2014-06-26 / Community
Will pension measure appear on the ballot?
Initiative may conflict with state law, counsel says
A judge will determine the legality of a proposed Ventura County pension reform measure headed for the November ballot after the county’s lawyer reported this week that the initiative is flawed because it conflicts with state law.
Ventura County Board of Supervisors voted to place the initiative before voters, as required by law. Prepared by the Committee for Pension Fairness, which was formed by the Ventura County Taxpayers Association, the initiative received more than the required 26,000 signatures needed to place it on the ballot.
But Citizens for Retirement Security immediately filed a lawsuit against the county regarding the measure, which is trying to replace the county’s current pension system with a 401(k)-style plan for new employees.
The Board of Supervisors will seek a judge’s ruling on the measure’s legality in time to meet the August deadline to print ballots.
Supervisor Peter Foy, the board’s only supporter of the measure, said his panel should leave the legal fight over the measure to the unions and the taxpayers group.
But Supervisor Steve Bennett said that putting an illegal measure on the ballot would waste taxpayer money and erode voter confidence in the democratic process if the measure were to be approved, then overturned in court.
Supervisor Linda Parks said the board has a duty to find out if the measure is legal.
“There is a mechanism in place that we could do that in an expedited fashion that can save a lot of money in the long run if it is illegal,” Parks said.
Deborah Caplan, a lawyer for the firm representing a coalition that includes the Ventura County Professional Firefighters Association and Ventura County Deputy Sheriff’s Association, cited several legal issues with the measure.
“The most significant defect in the initiative is that once the county has opted into the state’s county retirement program, as Ventura County has, it’s subject to continued regulation by the state. Changes require state authorization,” Caplan said.
In a 21-page memo, County Counsel Leroy Smith agreed that the initiative is preempted by state law. He wrote that a state law accepted by a local government can’t be repealed “unless there are express provisions in the state law allowing it to do so. There are no such provisions in the 1937 Act.”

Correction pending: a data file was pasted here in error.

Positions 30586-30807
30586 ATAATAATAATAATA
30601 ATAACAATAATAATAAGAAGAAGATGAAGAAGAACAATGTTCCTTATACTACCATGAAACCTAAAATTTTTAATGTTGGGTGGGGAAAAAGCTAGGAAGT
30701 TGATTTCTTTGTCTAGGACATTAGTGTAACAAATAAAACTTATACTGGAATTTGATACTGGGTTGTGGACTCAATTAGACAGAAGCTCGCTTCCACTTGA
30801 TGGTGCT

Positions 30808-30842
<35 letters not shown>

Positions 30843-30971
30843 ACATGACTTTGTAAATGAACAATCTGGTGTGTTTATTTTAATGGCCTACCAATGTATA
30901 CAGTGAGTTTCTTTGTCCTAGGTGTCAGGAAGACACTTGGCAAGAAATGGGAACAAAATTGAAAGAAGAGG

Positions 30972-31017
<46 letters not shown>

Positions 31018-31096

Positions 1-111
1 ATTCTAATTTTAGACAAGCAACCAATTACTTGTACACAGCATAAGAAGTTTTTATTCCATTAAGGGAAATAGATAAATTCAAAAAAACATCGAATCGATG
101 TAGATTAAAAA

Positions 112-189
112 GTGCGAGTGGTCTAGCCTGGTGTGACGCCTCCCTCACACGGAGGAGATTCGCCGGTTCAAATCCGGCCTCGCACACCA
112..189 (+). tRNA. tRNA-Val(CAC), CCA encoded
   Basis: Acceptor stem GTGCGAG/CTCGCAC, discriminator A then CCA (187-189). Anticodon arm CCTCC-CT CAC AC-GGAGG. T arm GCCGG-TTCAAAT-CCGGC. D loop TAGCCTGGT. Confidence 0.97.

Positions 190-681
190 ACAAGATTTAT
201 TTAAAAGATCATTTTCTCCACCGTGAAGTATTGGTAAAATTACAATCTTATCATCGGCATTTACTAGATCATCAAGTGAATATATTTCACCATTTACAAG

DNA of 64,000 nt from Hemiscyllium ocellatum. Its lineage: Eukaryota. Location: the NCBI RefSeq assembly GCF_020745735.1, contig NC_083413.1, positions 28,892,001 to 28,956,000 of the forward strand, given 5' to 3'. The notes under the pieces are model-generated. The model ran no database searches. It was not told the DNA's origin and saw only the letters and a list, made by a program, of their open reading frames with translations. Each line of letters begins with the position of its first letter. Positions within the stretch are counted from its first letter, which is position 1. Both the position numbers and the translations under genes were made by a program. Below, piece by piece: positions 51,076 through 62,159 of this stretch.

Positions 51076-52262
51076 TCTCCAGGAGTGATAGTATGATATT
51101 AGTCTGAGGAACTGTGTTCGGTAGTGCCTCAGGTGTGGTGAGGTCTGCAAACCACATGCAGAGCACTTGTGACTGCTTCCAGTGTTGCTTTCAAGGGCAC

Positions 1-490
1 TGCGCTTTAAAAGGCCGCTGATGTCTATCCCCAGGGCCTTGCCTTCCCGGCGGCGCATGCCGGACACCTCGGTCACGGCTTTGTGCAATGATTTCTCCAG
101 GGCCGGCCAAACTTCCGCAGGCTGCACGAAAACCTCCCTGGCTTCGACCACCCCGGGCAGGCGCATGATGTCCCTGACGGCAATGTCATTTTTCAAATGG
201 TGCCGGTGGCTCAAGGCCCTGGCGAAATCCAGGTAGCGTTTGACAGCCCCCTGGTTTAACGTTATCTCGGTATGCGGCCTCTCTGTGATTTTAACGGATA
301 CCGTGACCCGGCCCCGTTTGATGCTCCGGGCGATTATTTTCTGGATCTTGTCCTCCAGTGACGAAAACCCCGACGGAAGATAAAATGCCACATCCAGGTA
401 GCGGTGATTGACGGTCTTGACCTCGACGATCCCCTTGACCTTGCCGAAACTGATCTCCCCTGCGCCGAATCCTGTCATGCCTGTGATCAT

Jonathan Wilcox, a spokesperson for the Committee for Pension Fairness, told the Acorn that the lawsuit is baseless.
“Their legal challenge is not going to be awarded,” Wilcox said. “They’ve given up trying to persuade people; now they’re going to try to persuade a judge. I think it’s pitiful.”
The proposed initiative aims to reduce the estimated $1-billion debt of the county’s retirement system by requiring newly elected county officials and employees hired after June 30, 2015 to enroll in a 401(k)-style defined contribution plan, to which the county would contribute no more than 4 percent if the beneficiaries are receiving Social Security.
The county would contribute up to 11 percent for police and fire personnel not enrolled in Social Security and 5 percent for those who do receive the federal benefit.
The plan also seeks to limit socalled pension spiking by giving the Board of Supervisors control over pay raises for five years.
Dick Thomson, a member of the taxpayers group, urged supervisors to put the measure on the ballot.
“The initiative will reform a failing pension system, create fairness for taxpayers, improve budget stability and predictability and free up resources for improved services and new opportunities,” Thomson said.
Bennett disagreed with Thomson.
“He said that our pension system is not sustainable,” Bennett said. “We heard very clearly at our budget hearings that our pension contributions will actually be decreasing in the future.”
Supervisors Kathy Long and John Zaragoza criticized the process of gathering signatures for a proposed ballot measure.
“We all know how disingenuous oftentimes that signature collecting (can be),” Long said. “It does not give a fair representation of the complexities and the unintended consequences of an initiative action.”
Zaragoza said some of the people who signed the petition “did not know what they were signing because of all the press about public employees and their benefits.”
Despite the criticism, Wilcox said he’s confident the measure will make it to the polls and pass.
“They can throw their lawyers at us, and it’s not going to stop it,” Wilcox said. “This is going to go on the ballot. And it’s going to go to the people.”